The Iceland Symphony Orchestra made a huge impression when they visited Symphony Hall as part of their 70th anniversary tour just before the Covid lockdown, and are now set to make a welcome return on April 21. Their programme begins with Metacosmos by their composer-in-residence Anna Thorvaldsdottir, and ends with Tchaikovsky’s Symphony no.5. Between these two works comes Beethoven’s Third Piano Concerto, with Sir Stephen Hough the distinguished soloist.


Conducting the evening is Eva Ollikainen, whose contract as Principal Conductor has recently been extended to 2026, soon after her initial appointment to the orchestra. She recalls how she felt an immediate bonding between herself and the players.   


"I still remember like yesterday our first encounter in 2005, in the old hall which was a university cinema (!). The musical and human chemistry was instantly there, I remember the joy of making music together and the twinkle in the eyes. It really felt like coming home, and eventually Reykjavík became my musical home and the Iceland Symphony Orchestra my musical family.


"Making music together is essentially about trust. How much do we dare to give here? How low a dynamic do we trust to carry us forward? How much or little expressive do we allow ourselves to be in any given moment? I believe the relationship grows through this kind of parameters. Also there is so much amazing repertoire still to be explored together!"


So many Nordic/Baltic conductors come from a performing background. Eva tells me about hers.


“I was a pianist before starting studying conducting, although I was quite young then (19) so even though I was performing regularly, one can't really speak of a career as such. A curious fact though - I did play the last movement of Rachmaninov’s Piano Concerto No.2 (that we also play on the tour) with the Finnish Radio Symphony Orchestra when I was 17.”


How does Eva explain the plethora of remarkable conductors from her part of the world?


“Three words: Panula, Panula, Panula! He created the remarkable conducting class at the Sibelius Academy. He understood what is the essence of a conductor: personality. He has never tried to change anyone's personality but rather support everyone in their own path. Another quite interesting aspect is that young conductors in Finland are encouraged to find their own forte in repertoire, rather than being forced to a certain formula.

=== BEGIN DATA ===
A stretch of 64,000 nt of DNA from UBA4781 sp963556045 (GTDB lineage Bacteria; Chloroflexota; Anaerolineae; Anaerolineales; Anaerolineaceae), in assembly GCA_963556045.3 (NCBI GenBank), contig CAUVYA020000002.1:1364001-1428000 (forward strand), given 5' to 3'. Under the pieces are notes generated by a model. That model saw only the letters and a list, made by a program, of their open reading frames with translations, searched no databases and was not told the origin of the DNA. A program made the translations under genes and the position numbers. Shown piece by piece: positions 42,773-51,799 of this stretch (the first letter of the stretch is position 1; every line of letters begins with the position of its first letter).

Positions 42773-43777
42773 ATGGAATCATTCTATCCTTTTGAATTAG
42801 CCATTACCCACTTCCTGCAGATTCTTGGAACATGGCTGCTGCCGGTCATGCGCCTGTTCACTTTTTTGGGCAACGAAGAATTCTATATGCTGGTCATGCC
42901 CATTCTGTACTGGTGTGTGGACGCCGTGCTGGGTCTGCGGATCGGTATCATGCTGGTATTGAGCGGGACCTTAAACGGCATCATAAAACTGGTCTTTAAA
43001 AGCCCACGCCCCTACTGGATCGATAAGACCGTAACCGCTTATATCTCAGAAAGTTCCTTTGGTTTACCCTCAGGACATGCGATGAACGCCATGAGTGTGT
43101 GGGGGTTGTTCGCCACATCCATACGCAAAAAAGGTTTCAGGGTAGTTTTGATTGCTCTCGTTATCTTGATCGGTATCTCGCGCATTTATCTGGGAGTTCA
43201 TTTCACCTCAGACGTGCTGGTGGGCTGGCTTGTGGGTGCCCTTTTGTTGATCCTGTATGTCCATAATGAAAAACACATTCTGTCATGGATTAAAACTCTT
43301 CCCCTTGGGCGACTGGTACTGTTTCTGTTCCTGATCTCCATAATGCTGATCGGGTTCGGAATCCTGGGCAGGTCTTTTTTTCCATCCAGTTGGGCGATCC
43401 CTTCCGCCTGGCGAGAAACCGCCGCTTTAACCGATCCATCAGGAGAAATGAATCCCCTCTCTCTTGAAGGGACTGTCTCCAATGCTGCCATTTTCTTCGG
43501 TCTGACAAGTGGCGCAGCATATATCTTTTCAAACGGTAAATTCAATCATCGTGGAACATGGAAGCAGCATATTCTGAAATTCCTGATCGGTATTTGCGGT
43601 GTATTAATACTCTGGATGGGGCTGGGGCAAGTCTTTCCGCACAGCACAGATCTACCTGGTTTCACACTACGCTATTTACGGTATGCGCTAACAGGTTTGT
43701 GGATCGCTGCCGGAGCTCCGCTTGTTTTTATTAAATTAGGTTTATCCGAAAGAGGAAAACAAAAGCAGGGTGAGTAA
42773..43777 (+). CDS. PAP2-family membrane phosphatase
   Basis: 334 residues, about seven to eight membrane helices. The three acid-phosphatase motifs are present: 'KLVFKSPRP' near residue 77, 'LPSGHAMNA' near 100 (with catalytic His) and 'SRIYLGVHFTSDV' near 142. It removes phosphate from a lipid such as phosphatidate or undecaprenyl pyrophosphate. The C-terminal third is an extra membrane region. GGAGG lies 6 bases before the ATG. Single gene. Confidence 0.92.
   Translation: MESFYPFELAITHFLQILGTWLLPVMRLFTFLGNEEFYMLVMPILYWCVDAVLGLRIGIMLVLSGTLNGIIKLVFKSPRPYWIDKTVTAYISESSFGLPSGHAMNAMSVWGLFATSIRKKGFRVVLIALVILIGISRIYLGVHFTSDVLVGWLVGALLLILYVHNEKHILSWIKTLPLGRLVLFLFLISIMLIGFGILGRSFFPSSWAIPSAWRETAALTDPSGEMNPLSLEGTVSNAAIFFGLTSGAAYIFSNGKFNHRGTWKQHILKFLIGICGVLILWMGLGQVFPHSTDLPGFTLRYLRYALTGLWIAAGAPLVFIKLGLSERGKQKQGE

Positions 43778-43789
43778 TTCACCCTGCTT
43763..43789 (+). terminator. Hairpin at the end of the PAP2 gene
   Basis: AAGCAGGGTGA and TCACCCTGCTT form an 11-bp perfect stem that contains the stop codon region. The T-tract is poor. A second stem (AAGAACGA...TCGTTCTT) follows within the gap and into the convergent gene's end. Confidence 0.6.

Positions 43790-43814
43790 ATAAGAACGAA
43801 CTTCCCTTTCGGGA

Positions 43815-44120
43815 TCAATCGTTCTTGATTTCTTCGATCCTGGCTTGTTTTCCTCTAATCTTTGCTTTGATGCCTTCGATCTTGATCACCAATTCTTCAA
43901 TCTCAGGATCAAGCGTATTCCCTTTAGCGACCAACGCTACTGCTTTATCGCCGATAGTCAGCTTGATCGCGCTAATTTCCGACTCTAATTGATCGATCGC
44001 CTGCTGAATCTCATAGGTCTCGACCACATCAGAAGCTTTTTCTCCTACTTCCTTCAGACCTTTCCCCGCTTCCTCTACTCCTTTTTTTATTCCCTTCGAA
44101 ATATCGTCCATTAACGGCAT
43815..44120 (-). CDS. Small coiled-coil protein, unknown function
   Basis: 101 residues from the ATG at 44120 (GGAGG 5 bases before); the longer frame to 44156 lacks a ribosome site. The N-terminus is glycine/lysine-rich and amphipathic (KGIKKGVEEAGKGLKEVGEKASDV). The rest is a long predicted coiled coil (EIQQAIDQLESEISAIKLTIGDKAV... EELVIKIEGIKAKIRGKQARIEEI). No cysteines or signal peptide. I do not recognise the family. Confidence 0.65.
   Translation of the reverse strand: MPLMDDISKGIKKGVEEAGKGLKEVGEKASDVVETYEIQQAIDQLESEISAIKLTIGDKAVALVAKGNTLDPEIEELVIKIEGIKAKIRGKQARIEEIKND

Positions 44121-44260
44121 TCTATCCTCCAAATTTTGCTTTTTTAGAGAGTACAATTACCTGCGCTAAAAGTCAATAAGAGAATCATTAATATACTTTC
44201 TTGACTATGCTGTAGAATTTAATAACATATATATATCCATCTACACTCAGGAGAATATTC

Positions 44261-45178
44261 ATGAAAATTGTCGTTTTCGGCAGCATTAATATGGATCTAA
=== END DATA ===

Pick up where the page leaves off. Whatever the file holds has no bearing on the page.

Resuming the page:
“Plus, what do you make out of a nation's mentality that becomes the happiest population on earth during the pandemic?!? Perhaps the enormous amounts of time spent alone studying and travelling fits very well the Finnish mindset.”

Given her position with this orchestra, does Eva feel a responsibility to programme Icelandic composers?


“It is a responsibility but as such one that gives me great pleasure! There are so many wonderful composers (and writers, visual artists, cinematographers!) in Iceland, it seems to me that we are talking about a very creative nation. Or more accurately - I believe there is a lot more creativity everywhere in the world than what we get to enjoy  right now. I think the advantage of being such a small country (372.000 currently) is that everyone knows someone (or at least someone's cousin) that has made a living as an artist. Then the threshold to dare trying that path is not as high as for someone who hasn't necessarily ever encountered an artist.”

The pandemic seems to have given Eva an opportunity really to bond with the Iceland Symphony Orchestra, as she explains.


“It definitely made us instantly a very close team as would always happen in catastrophic circumstances. The necessity to react quickly to new restrictions didn't really leave any space for "let's get to know each other". When the ship is sinking, even a new captain would do everything to keep it floating. And to a certain extent we are still handling repercussions from the pandemic, as are most other orchestras in the world. As much as we would like to say that we are back to normal now, this isn't entirely true.

“It was an incredibly hard time for our administration, but one can only applaud the agility they showed in every new situation. When we were allowed to play, we played, even if it meant that we had done the decision on a Sunday and that new parts and scores were retrieved from our library and a completely new programme was on the music stands Monday morning, and our incredible musicians always maintained such a beautiful spirit in every new turn. There was a fight for survival feeling in Harpa, and this definitely brought us very close together in the very beginning of my tenure.”


Where is home, and how much travelling does Eva do?


“I live in Denmark with my husband and two kids, and according to them I travel way too much! I am trying to keep the summers calm though, so that we have at least once a year a longer chunk of time together where no one has to be stressed about when mommy is leaving next. “

Is there anything else Eva would like to tell me?


“A Finn will always answer ‘no’ to this question. :)”


*Eva Ollikainen conducts the Iceland Symphony Orchestra, soloist Sir Stephen Hough, at Symphony Hall on April 21 (7.30pm)




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